11 Oct 10 | Re: Influential double act
I was never into the pioneering comedy double act Lee and Herring the first time round. Maybe five years ago, though, I was lucky enough to see Lee’s live act, which was great, and then last year I watched and enjoyed all of Stewart Lee’s Comedy Vehicle on the BBC. I also saw Richard Herring in a book reading slot at the Latitude festival this year, and he was very good too.
I thought I’d go back and educate myself about their earlier work, and as luck would have it all the episodes of Fist of Fun are linked from Lee’s website.
Now, I’ve quite enjoyed what I’ve watched so far. As I expected, I can see bits that have clearly influenced a wide range of British comedy, and other bits that even now look surprisingly innovative - in particular, the bits that flash up too fast to read seem like an ingenious way to reward superfans for videoing and freeze-framing the show, while at the same time subtly inviting viewers to become those superfans by making clear that they’ll get added value for doing so (though of course in today’s world Sky+ would allow viewers to get the same value, at least superficially, with minimal extra effort). But I’m almost sorry to say that at the same time, the programme isn’t really my kind of thing.
To explain: I have always preferred comedy with a warm heart at the centre of it, which Fist of Fun doesn’t generally have. It’s a little too merciless in its mockery of certain subjects, which can tend to elicit sympathy rather than agreement even when the mockery has a good point behind it (which in Lee and Herring’s case, it usually does). It ought to be possible, in fact it is possible, to be edgy and clever and right but still keep a certain level of empathy and even affection for your targets; this makes the material easier to agree with and enjoy and avoids the cheapness of just saying ‘ha ha, these people are stupid, look at the stupid inferior people’. Lee and Herring’s treatment of Somerset is a good exception - because Herring is from there, they seem more able to make jokes about it while still putting it on an equal footing and recognising that it isn’t all bad.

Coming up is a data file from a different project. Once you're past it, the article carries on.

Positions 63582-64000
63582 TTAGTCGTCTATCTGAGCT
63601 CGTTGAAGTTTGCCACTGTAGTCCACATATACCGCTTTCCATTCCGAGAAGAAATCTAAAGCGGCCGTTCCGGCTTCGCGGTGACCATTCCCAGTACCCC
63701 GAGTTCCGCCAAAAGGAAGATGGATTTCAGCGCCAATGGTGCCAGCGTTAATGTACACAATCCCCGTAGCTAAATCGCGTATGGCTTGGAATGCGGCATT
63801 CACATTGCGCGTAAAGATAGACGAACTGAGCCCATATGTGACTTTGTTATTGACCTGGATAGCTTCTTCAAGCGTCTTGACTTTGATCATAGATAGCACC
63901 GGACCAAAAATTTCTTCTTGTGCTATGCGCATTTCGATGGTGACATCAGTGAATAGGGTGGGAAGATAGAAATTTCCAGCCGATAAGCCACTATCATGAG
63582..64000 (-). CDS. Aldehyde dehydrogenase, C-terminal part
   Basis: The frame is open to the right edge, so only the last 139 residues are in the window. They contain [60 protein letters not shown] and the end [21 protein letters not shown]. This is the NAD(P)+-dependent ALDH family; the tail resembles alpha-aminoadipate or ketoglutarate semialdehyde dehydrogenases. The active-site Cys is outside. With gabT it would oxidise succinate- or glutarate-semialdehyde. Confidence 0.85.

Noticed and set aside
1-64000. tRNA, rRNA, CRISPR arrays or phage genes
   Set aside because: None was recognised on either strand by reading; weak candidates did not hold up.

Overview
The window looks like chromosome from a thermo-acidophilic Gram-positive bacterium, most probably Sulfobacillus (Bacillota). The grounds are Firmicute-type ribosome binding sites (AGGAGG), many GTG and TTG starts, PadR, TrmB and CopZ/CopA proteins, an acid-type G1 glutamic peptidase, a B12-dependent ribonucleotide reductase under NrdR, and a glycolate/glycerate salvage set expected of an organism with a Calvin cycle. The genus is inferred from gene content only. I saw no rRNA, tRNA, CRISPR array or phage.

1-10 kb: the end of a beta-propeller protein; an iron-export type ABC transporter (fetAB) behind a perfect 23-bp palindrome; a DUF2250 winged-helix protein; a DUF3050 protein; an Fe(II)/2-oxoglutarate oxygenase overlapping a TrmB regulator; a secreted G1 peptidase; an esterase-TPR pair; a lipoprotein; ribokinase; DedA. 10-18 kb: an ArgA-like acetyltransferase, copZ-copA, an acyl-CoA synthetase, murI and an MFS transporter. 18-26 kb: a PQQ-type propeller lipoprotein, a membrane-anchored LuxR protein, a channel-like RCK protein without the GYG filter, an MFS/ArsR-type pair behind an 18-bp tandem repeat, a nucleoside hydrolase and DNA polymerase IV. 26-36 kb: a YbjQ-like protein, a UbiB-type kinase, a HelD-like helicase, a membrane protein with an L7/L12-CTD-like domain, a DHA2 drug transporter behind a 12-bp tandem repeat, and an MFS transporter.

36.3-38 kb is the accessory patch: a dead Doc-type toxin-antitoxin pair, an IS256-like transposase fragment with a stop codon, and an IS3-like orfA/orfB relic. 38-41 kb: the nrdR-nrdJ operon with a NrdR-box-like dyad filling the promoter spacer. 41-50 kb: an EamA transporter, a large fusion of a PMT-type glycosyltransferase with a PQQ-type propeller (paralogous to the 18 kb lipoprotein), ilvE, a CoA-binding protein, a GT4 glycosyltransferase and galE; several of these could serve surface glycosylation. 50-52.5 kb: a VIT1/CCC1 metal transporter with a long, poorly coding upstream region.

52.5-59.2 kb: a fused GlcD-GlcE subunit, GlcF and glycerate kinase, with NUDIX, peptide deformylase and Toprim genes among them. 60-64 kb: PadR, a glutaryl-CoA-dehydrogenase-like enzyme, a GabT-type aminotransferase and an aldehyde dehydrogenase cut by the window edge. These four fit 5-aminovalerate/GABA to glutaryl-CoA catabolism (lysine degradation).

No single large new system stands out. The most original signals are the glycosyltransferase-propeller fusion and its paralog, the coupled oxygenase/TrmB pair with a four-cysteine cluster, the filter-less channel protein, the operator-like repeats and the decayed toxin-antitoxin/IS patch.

Fist of Fun also has a tendency to use characters who make you feel sad rather than want to laugh. Peter Baynham’s loser lifestyle expert is a good example - the material is clever and inventive and quite funny, but I don’t really have the stomach for it. Plus the character is made obviously unbelievable by the conceit of having his bedsit actually in the studio, so Baynham has the rug pulled out from under him in that no matter how much conviction he gives the character, the audience know that it is beyond the point of absurdity and so can’t relate on a human level. Plus I believe there were people on The Word at about the same time doing comparably demeaning things for real, so the character is left looking tame by comparison as well as unbelievable.
Beside all that, there is a lot good about Fist of Fun and it is worth investigating if you haven’t seen it before. Particularly interesting is the way Lee and Herring’s interactions subvert the traditional double act formula. In their act, Lee is the straight man and Herring is the one who gets everything wrong and messes it up and goes off on tangents. However, while normally the laughs come from the messing up and the tangents, Herring is generous enough to hand most of the laughs back to Lee, the straight man in traditional terms, who repeatedly corrects, slaps down and belittles his partner’s antics instead of being undermined by them. Very clever.
Posted by NEIL PETARK at 13:00